Which direction from here?

Lost at sea
Lost at sea (image by Paul Fleet)

I started reading “The Girl On The Train” by Paula Hawkins and was struck by how much this passage resonated with me:

“All those plans I had – photography courses and cookery classes – when it comes down to it, they feel a bit pointless, as if I’m playing at real life instead of actually living it. I need to find something that I must do, something undeniable. I can’t just be a wife. I don’t understand how anyone does it – there is literally nothing to do but wait. Wait for a man to come home and love you. Either that or look around for something to distract you.”

Now, replace the word “wife” with “cubicle worker”, and instead of the waiting for the man to come home, it’s waiting for something significant, utterly bored to tears in the meantime, and constantly trying to find things to distract your mind. The words smacked me hard. I recently discussed with a dear friend that even though I decided to let go of making strict goals for myself and let go of trying to become a full-time artist/entrepreneur, it’s been both liberating and scary. It’s feels good to not have any huge goals or expectations hanging over my head. Yet, I feel like I’m adrift with no real direction in my life. Buddhist teachings instill that, more or less, it’s pointless to make plans because it keeps you a slave to the future, which is impossible to detect. The only thing we have is this exact moment, so be in it, completely. And this is what I want to embrace, yet I feel by doing so I’m living by default, becoming one with the status quo and just merely existing.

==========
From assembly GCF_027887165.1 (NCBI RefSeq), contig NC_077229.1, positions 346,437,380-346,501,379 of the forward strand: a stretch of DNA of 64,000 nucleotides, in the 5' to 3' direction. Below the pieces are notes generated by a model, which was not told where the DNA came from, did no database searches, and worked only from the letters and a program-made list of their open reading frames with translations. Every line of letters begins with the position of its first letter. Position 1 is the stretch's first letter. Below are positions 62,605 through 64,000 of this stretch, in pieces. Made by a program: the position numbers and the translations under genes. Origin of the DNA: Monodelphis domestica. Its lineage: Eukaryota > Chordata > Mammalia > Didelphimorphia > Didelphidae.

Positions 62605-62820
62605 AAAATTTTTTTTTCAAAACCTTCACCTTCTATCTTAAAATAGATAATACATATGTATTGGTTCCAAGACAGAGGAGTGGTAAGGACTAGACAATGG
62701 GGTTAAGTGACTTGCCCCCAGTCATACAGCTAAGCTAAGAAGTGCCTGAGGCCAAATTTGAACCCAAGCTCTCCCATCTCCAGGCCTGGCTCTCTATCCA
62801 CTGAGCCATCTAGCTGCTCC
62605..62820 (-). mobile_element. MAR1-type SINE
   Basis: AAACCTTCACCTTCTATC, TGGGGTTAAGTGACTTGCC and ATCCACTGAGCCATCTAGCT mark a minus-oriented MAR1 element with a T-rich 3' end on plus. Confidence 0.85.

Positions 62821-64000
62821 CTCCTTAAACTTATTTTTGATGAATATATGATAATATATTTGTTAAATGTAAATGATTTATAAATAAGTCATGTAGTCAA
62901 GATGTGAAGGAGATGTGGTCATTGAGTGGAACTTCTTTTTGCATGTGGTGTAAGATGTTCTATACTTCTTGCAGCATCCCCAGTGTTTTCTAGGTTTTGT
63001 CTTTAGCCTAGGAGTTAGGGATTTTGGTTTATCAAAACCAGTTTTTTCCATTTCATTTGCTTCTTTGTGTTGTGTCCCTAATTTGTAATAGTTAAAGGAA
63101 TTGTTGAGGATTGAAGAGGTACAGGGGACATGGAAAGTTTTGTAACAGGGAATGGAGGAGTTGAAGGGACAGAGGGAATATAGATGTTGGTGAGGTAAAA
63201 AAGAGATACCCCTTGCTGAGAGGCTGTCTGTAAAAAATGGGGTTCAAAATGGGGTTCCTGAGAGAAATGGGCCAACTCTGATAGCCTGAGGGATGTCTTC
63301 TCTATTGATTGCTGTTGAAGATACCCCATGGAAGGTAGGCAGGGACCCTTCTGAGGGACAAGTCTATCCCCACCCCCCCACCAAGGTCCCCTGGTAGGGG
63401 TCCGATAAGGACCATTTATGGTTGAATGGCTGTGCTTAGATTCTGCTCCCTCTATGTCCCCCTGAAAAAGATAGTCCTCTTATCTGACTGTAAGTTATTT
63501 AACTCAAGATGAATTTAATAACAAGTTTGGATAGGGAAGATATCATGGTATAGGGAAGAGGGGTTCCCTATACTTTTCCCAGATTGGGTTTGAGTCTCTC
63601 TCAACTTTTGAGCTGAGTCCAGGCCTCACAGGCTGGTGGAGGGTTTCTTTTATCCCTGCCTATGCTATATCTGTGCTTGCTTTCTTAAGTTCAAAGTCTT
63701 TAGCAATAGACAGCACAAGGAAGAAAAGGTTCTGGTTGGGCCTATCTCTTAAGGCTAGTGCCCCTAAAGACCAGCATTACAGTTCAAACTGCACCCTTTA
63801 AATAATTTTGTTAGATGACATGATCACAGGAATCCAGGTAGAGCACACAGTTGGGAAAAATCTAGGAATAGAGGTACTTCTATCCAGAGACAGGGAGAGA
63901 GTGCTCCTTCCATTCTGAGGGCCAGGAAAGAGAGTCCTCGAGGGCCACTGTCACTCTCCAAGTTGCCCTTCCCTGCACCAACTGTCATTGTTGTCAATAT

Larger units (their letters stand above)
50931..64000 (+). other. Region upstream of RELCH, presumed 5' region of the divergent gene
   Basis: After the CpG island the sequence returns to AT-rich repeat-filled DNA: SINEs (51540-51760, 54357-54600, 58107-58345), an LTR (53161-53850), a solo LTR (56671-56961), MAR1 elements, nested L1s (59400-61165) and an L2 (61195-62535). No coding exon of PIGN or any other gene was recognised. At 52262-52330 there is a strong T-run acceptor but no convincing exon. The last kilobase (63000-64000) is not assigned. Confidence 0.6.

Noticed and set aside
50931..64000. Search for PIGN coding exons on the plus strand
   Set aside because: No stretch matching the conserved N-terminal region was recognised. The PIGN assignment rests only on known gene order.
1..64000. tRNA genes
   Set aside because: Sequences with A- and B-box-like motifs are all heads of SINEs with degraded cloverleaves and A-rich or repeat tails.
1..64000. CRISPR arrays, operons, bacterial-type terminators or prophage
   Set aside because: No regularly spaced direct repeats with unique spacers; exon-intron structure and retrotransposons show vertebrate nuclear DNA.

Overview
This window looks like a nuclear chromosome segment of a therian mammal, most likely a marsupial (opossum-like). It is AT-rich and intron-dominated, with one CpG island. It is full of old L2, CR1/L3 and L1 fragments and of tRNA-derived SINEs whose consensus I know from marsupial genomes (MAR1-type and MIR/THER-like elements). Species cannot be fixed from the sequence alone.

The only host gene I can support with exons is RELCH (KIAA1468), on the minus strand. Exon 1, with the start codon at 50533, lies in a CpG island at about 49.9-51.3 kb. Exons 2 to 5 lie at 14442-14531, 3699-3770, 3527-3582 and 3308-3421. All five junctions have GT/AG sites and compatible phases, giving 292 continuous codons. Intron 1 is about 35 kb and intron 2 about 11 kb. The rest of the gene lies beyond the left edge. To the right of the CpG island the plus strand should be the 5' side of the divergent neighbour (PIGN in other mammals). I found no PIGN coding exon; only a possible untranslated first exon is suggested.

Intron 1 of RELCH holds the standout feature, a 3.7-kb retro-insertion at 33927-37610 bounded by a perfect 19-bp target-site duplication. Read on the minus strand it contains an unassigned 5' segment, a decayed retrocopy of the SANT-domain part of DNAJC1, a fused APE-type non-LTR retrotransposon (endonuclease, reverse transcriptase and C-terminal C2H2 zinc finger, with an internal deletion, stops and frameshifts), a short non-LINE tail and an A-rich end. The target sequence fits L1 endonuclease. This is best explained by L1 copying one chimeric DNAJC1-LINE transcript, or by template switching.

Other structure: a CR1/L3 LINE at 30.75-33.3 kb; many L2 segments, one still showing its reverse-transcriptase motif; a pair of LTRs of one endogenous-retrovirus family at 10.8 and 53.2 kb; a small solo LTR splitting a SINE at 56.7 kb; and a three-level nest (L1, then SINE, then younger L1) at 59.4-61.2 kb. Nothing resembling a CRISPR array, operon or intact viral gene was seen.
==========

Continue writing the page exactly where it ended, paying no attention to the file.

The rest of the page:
Why, WHY can I not find peace with my career path? It is the one thing that haunts me daily. But truthfully, I do know the answer. I know why I hesitate to try anymore. I know why I now pronounce to the world (or really, whoever is truly listening) that I’m okay staying at the day and finding something else within the government. I know why I say I’m okay with this, that yes, you are right, the day job can be the thing that supports my art and the life I want. I say these things because it’s fucking easy. It’s SO fucking easy to give up. My god, there is ZERO effort. It’s cozy, it’s comfortable. The hubby is happier with me just focusing on him, the house instead of being wrapped up in goals that may take me away from him. No one will feel threatened by my drive and determination to make something of myself. I’ll be the happy office worker who is predictable and reliable. Yes, yes, what a good smart person I am to just stay where I’m at because I have it made.

Now, I do realize and constantly remind myself how fortunate I am. I am grateful for where I am in life and take none of it for granted. But in going with the flow, there is a little piece of me dying. The rebel, the independent strong-willed woman who had such high hopes for a creative life is dying. And it makes me incredibly sad. I ask the universe every day to guide me in the right direction. And the funny thing is, every day I receive reminders such as the passage quoted above. I come across stories of women like myself who have made a difference with their lives. I read articles and essays about following your true north. The universe IS guiding me, and it’s telling me to wake up. It’s telling me not to give up on myself. It’s never too late to turn this ship around.

Which direction am I heading? My true north. Each day I must, and will, continue forward. I must and will make progress. I expect no less of myself.

 

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